April 26: World Intellectual Property Day

Author:Ms María Eugenia Brenes and Allen Candanedo
Profession:Morgan & Morgan
 
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In the year 2000, the United Nations General Assembly designated April 26 as World Intellectual Property Day. The purpose of this is to highlight the role that intellectual property rights play in encouraging innovation and creativity.

Across the globe, and at the initiative of the World Intellectual Property Organization (WIPO), there is a campaign every year to attract public interest to issues related to Intellectual Property. In 2019, the World IP Day Celebration takes the name "Reach for Gold: IP and Sports" and looks closely at the world of sports and how innovation, creativity and IP rights support the development of this industry around the globe.

Within the framework of this celebration, two activities will take place in our country. WIPO, the General Directorate of the Registry of Industrial Property (DIGERPI), the World Customs Organization (WCO), the Patent and Trademark Office of the United States of America (USPTO), the Spanish Patent and Trademark Office (OEPM) and the Inter-American Association of Intellectual Property (ASIPI) have prepared a sub-regional Seminar on the enforcement of Intellectual Property (IP) rights for the agencies responsible for enforcing said laws. This Seminar aims to promote the importance of monitoring intellectual property rights in the trade of goods.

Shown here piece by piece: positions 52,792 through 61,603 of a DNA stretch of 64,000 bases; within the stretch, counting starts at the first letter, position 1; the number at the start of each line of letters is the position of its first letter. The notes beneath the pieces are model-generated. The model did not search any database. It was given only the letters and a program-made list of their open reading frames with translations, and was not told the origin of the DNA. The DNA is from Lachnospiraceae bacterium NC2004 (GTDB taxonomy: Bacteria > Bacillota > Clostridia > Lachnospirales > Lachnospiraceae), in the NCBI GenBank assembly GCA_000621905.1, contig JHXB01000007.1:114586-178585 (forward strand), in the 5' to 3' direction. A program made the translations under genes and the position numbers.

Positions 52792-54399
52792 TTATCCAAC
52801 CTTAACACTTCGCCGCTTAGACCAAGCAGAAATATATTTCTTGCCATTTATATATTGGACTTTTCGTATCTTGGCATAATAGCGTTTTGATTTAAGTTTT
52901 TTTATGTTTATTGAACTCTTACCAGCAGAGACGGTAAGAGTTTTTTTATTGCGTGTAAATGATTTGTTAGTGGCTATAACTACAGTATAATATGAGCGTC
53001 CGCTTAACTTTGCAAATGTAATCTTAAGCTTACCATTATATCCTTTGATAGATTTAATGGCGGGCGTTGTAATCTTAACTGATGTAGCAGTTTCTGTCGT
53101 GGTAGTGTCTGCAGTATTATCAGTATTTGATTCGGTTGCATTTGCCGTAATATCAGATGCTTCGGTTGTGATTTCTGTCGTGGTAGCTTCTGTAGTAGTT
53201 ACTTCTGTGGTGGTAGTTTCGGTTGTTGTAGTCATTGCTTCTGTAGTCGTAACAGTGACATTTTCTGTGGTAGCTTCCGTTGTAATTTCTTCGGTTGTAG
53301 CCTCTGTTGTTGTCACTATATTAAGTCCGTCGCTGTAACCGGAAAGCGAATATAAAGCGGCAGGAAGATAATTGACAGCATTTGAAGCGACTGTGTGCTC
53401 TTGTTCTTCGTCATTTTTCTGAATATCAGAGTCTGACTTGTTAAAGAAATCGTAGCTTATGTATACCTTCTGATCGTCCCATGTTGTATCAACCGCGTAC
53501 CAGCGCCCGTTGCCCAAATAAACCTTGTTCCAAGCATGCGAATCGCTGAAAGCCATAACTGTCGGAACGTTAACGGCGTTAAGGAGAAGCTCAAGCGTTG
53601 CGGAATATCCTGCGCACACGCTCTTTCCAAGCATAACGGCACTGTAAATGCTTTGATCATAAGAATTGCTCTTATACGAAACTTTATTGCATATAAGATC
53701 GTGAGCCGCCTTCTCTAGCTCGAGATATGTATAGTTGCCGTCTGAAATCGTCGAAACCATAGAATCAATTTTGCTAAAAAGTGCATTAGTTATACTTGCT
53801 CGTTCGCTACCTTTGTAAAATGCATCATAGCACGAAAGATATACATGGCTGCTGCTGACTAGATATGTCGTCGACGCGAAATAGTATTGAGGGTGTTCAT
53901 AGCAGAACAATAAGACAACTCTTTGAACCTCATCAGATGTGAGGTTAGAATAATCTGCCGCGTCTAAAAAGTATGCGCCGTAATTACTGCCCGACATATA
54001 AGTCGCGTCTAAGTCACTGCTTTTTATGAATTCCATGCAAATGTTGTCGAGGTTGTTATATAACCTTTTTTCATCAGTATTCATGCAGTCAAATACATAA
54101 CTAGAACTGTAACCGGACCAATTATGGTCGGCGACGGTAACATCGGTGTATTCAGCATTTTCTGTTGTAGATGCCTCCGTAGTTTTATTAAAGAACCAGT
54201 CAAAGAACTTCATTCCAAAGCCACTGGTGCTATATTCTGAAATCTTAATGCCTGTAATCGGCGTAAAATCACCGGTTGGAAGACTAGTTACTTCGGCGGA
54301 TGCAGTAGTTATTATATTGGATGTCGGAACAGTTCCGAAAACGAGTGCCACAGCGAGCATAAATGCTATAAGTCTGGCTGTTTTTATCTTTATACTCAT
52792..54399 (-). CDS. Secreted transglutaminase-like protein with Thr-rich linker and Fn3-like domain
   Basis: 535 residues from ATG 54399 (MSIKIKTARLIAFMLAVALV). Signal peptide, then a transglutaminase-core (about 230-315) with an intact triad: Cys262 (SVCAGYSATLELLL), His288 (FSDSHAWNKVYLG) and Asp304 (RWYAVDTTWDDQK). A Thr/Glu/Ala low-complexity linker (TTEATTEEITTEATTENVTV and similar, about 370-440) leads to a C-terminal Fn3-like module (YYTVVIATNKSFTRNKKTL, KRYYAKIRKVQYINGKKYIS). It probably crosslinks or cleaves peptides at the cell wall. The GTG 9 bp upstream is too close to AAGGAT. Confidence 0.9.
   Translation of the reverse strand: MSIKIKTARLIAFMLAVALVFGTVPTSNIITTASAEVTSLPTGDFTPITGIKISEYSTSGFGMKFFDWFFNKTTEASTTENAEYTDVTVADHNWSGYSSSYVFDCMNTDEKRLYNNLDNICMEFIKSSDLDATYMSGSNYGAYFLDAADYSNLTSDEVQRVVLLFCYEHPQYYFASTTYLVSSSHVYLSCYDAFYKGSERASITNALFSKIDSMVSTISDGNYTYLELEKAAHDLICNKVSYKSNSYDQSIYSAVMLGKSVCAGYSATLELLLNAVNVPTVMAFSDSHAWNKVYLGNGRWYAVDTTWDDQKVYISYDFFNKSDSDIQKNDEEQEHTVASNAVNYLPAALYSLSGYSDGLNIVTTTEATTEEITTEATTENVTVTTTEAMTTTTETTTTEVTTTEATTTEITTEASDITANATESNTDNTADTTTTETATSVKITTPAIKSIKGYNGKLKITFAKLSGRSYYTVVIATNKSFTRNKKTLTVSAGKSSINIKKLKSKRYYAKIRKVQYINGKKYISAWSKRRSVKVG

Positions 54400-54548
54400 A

On the other hand, the University of Panama organizes an initiative that consists of the creation of a space for academic, scientific and cultural innovation of great impact to develop the topic of IP and sports. This activity will be aimed at making the general public aware of the importance of Intellectual Property Law in trademark registration and how it promotes the development of different economic sectors.

Intellectual Property, tech and the legal sector

On January 31, 2019, WIPO published its first study on "technology trends", focusing on artificial intelligence (AI) and where there is already a marked growth in the number of applications for patents related to the technology sector. It is a reality that there is already a great variety of products that will change our lifestyle, better to say, that they are already changing it, for example "bitcoins", and the "internet of things" (IoT), where you can see a clear example of where the world is heading to in relation to mass consumption through technological means. All this leads us to suppose that, although the majority of patents in the world come from industrialized countries, in Panama and...

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